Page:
Last weekend I filmed a traditional Samoan Ava ceremony in Brisbane. It was great to experience an event with so much heart and to know such a motivated group of young people are keeping Pasifika Wellbeing on the agenda. The event was hosted by the Pasifika Young Peoples Wellbeing Network who are based at QUT. If you are interested to know more about what they are doing you can find them here.
Grass-roots Community Development in Action
Echunga, the Peramangk word for 'close by', is a wee town in the Adelaide Hills. Although it is only forty kilometres from the Adelaide city centre, there is no mains water or sewage connected. Residents are consequently a resourceful bunch collecting their own rainwater as well as roadside firewood in the frosty winters. I have spent some time collecting memories of this small town in photographs and film. Now together with local resident Rachel Ventor we have created a website celebrating what the community has to offer. The Echunga Community Association, also known as Heart of Gold, are a grass-roots organisation who have been working tirelessly to host events and create bridges within the community. You can see their upcoming events here. The website has been created to help create a strong sense of community and inspire residents to come together and realise their aspirations for the future of this small and increasingly diverse town.
This month I was lucky enough to work on a research project with DJ’s Frosty, Tim, Soti and Shana from Fresh Crew Radio in Brissy and was blown away by their energy and insight. Our student team from UQ teamed up with QUT public Health to explore what Pasifika youth in Brisbane identify as important to their well-being. We used story, participatory video, and a river of life activity to reflect on challenges, assets and recommendations for Pasifika youth. The research confirmed that stereotypes, stigmatisation and racism remain key challenges, as well as identity and belonging. Dreams the group identified for the future included achieving wider representation in the work force and breaking the silence around mental health. Key recommendations were to challenge a tradition of ‘toxic positivity’ where there is a culture of good vibes only and to regularly check in with friends. Most importantly, sensitive issues that exist in the Pasifika community were debated bringing the radio crew and their audience to agree that it is important that ways are found to make it easier to discuss mental health challenges. A big thank you to Elske Van de Fliert, Sarai Tafa and Jo Durham who were brilliant guides in the research process.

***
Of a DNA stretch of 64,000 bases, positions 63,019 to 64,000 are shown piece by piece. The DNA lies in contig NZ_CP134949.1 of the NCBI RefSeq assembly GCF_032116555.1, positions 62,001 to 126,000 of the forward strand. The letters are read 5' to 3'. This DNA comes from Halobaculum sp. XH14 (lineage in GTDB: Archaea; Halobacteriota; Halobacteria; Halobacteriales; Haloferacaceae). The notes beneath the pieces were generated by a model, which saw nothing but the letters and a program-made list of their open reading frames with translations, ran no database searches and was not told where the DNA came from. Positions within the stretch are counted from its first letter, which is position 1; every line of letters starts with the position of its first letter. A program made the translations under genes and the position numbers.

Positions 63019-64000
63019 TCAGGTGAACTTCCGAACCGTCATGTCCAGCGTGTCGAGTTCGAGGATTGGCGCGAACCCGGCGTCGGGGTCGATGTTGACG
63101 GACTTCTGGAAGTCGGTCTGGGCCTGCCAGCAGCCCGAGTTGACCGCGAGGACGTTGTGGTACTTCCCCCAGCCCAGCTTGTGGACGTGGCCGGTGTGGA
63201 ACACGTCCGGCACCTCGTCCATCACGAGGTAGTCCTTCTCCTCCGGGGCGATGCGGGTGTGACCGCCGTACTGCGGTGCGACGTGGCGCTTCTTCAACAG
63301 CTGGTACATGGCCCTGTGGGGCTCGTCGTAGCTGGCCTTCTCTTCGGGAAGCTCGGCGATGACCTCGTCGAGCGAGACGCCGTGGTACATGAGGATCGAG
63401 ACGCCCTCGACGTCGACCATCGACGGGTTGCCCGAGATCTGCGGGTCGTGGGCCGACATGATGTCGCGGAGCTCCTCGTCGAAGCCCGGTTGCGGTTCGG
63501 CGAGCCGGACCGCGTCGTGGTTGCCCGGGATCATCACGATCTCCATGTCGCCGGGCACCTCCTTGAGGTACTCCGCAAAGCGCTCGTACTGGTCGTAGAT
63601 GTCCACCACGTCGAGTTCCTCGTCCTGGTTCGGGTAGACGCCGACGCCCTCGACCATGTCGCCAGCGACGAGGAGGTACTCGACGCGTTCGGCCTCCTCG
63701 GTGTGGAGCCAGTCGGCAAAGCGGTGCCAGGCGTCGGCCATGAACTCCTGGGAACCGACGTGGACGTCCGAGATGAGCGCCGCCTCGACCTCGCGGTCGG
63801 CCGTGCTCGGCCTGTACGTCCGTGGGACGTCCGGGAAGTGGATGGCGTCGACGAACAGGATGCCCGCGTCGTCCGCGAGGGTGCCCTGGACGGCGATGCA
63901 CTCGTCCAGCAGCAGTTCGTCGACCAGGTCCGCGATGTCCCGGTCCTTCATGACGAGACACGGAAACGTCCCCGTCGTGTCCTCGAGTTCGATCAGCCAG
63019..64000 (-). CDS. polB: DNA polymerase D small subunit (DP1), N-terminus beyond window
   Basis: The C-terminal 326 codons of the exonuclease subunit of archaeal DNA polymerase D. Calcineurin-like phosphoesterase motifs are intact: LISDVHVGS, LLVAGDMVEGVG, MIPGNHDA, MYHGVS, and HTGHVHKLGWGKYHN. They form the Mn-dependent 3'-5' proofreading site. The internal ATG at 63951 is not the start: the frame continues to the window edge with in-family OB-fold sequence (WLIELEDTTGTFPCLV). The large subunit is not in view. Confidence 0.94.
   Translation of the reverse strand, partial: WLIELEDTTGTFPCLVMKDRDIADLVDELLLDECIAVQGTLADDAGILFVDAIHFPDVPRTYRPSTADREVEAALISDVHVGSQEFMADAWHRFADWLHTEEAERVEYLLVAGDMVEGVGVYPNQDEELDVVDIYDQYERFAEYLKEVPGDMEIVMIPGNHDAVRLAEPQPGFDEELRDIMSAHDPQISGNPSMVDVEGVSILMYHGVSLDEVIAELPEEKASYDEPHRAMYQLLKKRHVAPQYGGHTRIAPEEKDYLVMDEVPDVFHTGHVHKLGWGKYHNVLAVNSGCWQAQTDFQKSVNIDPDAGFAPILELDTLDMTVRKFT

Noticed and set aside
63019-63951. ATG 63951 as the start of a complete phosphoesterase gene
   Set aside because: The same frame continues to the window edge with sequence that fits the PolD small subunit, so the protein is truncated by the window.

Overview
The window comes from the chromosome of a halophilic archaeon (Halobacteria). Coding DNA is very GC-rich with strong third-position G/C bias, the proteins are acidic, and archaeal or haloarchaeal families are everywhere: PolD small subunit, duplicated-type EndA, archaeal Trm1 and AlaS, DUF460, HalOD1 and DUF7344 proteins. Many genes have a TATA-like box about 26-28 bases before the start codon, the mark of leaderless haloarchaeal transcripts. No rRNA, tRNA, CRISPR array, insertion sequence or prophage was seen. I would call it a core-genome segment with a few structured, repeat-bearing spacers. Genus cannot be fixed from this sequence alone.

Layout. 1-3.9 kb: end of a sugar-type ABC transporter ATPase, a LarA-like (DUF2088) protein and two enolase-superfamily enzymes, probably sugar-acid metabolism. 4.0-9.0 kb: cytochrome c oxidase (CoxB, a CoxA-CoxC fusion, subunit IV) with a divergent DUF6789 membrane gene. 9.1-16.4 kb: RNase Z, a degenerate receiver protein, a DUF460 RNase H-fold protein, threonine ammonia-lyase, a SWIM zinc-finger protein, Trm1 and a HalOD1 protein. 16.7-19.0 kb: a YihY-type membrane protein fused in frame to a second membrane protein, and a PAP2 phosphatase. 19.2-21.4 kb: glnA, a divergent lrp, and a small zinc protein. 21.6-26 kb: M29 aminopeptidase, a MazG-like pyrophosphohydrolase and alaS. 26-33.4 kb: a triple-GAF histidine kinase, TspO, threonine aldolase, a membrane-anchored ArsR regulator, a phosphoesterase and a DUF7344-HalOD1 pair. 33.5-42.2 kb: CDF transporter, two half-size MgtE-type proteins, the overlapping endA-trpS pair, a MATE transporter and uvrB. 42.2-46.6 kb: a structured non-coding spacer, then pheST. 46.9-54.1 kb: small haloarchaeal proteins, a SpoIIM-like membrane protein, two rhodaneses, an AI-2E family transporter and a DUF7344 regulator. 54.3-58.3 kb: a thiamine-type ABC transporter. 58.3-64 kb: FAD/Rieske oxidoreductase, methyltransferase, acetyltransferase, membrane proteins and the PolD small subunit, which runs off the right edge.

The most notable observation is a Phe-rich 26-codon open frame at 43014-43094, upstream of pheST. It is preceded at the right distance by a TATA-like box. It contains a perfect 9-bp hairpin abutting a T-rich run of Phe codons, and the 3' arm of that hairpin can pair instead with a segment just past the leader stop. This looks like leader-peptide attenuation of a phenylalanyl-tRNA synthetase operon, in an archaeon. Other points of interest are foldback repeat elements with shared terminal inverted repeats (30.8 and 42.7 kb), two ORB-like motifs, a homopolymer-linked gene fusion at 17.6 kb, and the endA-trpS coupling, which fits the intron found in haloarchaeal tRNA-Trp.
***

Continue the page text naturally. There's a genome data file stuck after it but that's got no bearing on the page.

Photo taken by Jeni Lee at Pasifika Vibes, 2019
I am fascinated by the small stands people take against the things that trouble them, especially when they stage a stunt in the public eye. I am a strong believer that cultural shifts come through incremental changes. One day I would like to publish a book of photos of people around the world making small stands and staging their own mini revolutions! If you have any ideas for your own rebellious act I would love to talk to you about it…
What an amazing mini glimpse into island life in the beautiful Torres Strait, and to be immersed in the ghost net sculptures of the Erub Arts Collaborative. Island life has its own rhythm and pace and is intimately connected with the ocean and the land. Spending time filming the artists on Erub Island was a reminder that we can all play a role in protecting our little pocket and the places we live.
‘We are all connected by the world’s oceans’
Florence Gutcheon, Erub Island artist.
In June this years I was privileged to visit Yirkalla community in Arnhem Land to do some filming for the Tarnanthi arts festival. Walking into the Buku-Larrnggay Mulka Centre in Yirkalla is breathtaking. A remote and proud community surrounded by Top End termite mounds, pandanus, forest fires and croc filled water holes, the arts centre is an inspired explosion of bark art, ochres and burial poles. Yirkalla is home to the original bark painting presented to Parliament to begin the first land title claim in Australia. An inspiring location to be filming elder and acclaimed artist, Nawurapu Wunungmurra as he passed on his knowledge of carving Mukoy (spirits) to his grandson.
Travelling with BKFA in Uganda we met the most incredible role model, Mama Cecilia, a powerhouse in her own right, mother and grandmother of many, and long time activist for women’s rights. Mama Cecilia started Teso Women’s Peace Activists in her own home district in regional Uganda. She has fought for land rights for women, and the right for women to have safe births and to be free from domestic violence. Droughts have recently impacted the area, and Mama Cecilia’s team continue, with the resources they can pull together, to travel to remote areas reminding women to speak up about their rights in the most challenging of environments. I am reminded of Chimamanda Ngozi Adichie’s belief: “Stories can be used to empower and humanise. Stories can repair broken dignity”. I am hoping one day I can return and spend more time exploring more of what Mama Cecilia and TEWPA do.
“We have given the women the sense
to demand what is rightly theirs”.